The number of hours temporary employees work for James City County has ticked up in the past decade, suggesting they have become a more permanent part of the county workforce.
These employees, variously classified as temporary, seasonal and on-call, though generally referred to as temporary employees, fulfill a variety of roles across county departments. Most work for parks and recreation, and temporary employees there have job titles such as park attendant, bus driver and lifeguard. Interns, secretaries and other office assistants have also been classified as temporary employees in other departments.
While temporary employees have similar responsibilities and can potentially work as many hours as regular employees with the same job title, they aren’t eligible for benefits, no matter how many hours they work. One temporary employee recently cried foul about that policy, but the county doesn’t have plans to change it.
Though the county defines temporary employees as workers needed in a specific role for 12 months or less, it’s relatively common for them to work for more than a year in the same position.
“Ideally, it’s just for 12 months, but some positions do extend further,” county human resources director Patrick Teague said.
There’s been an increase in the number of total temporary hours since fiscal year 2010, though the county’s total temporary hours fluctuates year-to-year, averaging 128,396 hours annually. This fiscal year, the county has budgeted 127,541 hours for temporary employees. That’s an increase of about 6% compared to the 120,211 hours for temporary employees in FY10, according to budget documents.
The county records temporary employees in its budgets by the number of temporary hours departments are allocated rather than by the number of people actually employed in temporary roles. Teague was able to say there are 381 people employed on a short-term basis in roles classified as temporary, on-call or seasonal in FY20, but he was unable to say how many people were employed similarly 10 years ago. There are 835 part- and full-time county positions funded in the FY20 budget.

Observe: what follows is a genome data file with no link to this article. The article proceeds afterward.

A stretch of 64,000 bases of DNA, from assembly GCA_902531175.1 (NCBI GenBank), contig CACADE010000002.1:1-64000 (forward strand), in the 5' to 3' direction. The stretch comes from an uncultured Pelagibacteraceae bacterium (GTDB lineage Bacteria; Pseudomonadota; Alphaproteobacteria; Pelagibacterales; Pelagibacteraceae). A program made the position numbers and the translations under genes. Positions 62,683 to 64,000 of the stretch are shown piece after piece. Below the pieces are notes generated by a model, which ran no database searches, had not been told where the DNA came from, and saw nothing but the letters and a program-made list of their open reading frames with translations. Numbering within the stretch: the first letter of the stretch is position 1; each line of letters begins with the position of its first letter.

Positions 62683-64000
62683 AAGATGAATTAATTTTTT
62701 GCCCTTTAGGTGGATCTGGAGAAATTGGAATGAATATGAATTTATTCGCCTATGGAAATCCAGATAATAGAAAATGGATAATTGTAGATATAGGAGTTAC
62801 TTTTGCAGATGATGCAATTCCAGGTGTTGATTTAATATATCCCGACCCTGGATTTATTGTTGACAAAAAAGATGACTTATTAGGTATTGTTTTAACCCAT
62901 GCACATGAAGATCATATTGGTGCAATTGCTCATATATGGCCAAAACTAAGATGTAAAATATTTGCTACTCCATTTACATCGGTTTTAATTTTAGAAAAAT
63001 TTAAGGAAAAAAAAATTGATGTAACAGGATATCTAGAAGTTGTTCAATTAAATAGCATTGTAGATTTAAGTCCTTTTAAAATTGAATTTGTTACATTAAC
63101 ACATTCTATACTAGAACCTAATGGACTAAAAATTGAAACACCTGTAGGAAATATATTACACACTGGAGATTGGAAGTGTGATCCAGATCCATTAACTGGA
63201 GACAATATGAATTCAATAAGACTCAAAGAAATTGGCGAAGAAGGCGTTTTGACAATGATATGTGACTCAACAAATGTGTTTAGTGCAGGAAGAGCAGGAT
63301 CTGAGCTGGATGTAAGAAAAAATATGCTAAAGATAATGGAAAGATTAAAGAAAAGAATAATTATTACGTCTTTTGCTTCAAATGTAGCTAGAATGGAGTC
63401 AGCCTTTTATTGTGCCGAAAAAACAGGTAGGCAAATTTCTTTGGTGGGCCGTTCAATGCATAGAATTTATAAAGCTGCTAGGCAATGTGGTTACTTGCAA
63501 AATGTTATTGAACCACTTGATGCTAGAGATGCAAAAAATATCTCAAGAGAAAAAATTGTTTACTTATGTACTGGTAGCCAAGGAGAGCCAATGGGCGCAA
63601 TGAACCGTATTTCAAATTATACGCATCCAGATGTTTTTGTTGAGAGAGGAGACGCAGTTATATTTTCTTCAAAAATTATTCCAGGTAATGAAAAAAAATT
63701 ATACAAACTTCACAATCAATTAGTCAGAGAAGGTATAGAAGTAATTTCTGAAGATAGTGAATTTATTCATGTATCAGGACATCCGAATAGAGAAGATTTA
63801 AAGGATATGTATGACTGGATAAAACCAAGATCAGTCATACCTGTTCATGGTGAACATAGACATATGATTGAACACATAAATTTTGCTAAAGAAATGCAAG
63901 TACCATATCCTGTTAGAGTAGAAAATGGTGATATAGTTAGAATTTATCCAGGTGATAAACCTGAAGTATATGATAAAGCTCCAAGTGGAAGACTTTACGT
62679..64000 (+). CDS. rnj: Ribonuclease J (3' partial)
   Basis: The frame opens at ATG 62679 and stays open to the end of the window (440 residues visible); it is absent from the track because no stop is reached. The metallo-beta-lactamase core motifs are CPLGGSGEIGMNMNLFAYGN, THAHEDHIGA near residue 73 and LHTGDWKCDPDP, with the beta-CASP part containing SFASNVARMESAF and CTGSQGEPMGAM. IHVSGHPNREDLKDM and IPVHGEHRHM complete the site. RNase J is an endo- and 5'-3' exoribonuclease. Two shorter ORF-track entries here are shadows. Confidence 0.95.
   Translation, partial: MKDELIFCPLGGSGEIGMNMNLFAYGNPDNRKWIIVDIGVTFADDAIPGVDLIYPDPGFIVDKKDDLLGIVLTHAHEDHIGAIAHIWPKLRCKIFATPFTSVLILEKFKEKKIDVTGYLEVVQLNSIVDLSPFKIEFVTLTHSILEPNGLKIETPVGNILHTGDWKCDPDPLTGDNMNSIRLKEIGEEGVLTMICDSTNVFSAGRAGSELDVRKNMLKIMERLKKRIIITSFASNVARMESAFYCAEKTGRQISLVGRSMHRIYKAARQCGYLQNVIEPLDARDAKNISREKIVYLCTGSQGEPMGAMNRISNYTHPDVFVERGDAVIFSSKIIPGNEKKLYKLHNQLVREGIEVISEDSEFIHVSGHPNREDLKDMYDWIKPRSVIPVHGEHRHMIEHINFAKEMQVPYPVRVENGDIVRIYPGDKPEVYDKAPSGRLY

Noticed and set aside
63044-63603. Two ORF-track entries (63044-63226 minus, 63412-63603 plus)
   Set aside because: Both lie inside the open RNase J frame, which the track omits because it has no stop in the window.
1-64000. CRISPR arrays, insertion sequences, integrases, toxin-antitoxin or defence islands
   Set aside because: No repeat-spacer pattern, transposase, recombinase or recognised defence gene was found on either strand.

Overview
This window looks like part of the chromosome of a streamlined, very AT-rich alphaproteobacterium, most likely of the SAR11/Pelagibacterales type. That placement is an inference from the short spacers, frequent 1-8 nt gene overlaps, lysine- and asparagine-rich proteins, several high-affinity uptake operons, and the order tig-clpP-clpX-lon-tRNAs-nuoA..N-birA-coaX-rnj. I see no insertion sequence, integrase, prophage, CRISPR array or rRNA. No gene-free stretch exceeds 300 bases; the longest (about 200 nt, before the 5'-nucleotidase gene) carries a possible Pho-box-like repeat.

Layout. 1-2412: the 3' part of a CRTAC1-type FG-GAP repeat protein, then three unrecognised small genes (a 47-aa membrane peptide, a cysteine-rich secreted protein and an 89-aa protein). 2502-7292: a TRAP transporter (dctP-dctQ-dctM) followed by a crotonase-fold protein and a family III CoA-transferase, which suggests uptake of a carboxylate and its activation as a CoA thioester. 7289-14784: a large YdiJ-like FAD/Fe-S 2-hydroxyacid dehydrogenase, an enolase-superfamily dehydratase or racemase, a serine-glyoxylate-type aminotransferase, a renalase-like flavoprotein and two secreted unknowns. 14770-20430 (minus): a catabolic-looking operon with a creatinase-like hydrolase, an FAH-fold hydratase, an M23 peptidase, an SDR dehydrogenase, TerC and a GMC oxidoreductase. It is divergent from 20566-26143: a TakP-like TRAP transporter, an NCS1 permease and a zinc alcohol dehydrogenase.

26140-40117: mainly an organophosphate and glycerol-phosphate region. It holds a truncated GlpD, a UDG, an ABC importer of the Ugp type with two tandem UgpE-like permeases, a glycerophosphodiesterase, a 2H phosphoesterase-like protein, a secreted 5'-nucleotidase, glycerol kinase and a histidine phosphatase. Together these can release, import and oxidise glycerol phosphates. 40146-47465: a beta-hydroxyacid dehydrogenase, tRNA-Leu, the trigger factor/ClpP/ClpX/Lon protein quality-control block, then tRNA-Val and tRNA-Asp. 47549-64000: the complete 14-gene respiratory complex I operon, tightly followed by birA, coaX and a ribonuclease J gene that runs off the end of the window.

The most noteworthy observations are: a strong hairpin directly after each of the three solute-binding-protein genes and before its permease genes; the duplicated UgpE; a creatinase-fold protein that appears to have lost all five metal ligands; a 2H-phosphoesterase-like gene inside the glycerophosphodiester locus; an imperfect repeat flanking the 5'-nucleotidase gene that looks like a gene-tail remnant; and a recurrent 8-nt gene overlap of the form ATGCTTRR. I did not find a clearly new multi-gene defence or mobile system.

James City County spends about 13% more on wages for temporary employees now than it did 10 years ago.
In FY10, the county allocated $1.4 million to pay the wages for temporary employees. In FY20, which started in July, the county allocated $1.6 million, Teague said. Departments make requests for temporary hours during the budget cycle, with approval coming from the Board of Supervisors.
When asked about the apparent increase in use of temporary employees, Teague said country growth and the corresponding demand for services could be a factor.
The county’s population was estimated at 76,397 by the census bureau in July 2018. That’s up from a little more than 67,000 in April 2010.
Parks and recreation staff have noted an increase in people attending its programming in recent years. In FY17, 3.8 million people visited county facilities and participated in programming, up from the 2.1 million people who used the department’s amenities in FY09, according to a 2018 department report.
Generally, temporary employees have one of two functions: they either “fill a gap” that can’t be covered by a regular full-time employee, or they help manage the workload created by new programming while the county determines if more permanent workers are needed to continue the service, Teague said.
If county officials feel a particular service or program handled by a temporary employee is vital enough, conversations start about turning that specific job into a regular position. It can take some time to collect enough data to inform that decision, Teague said.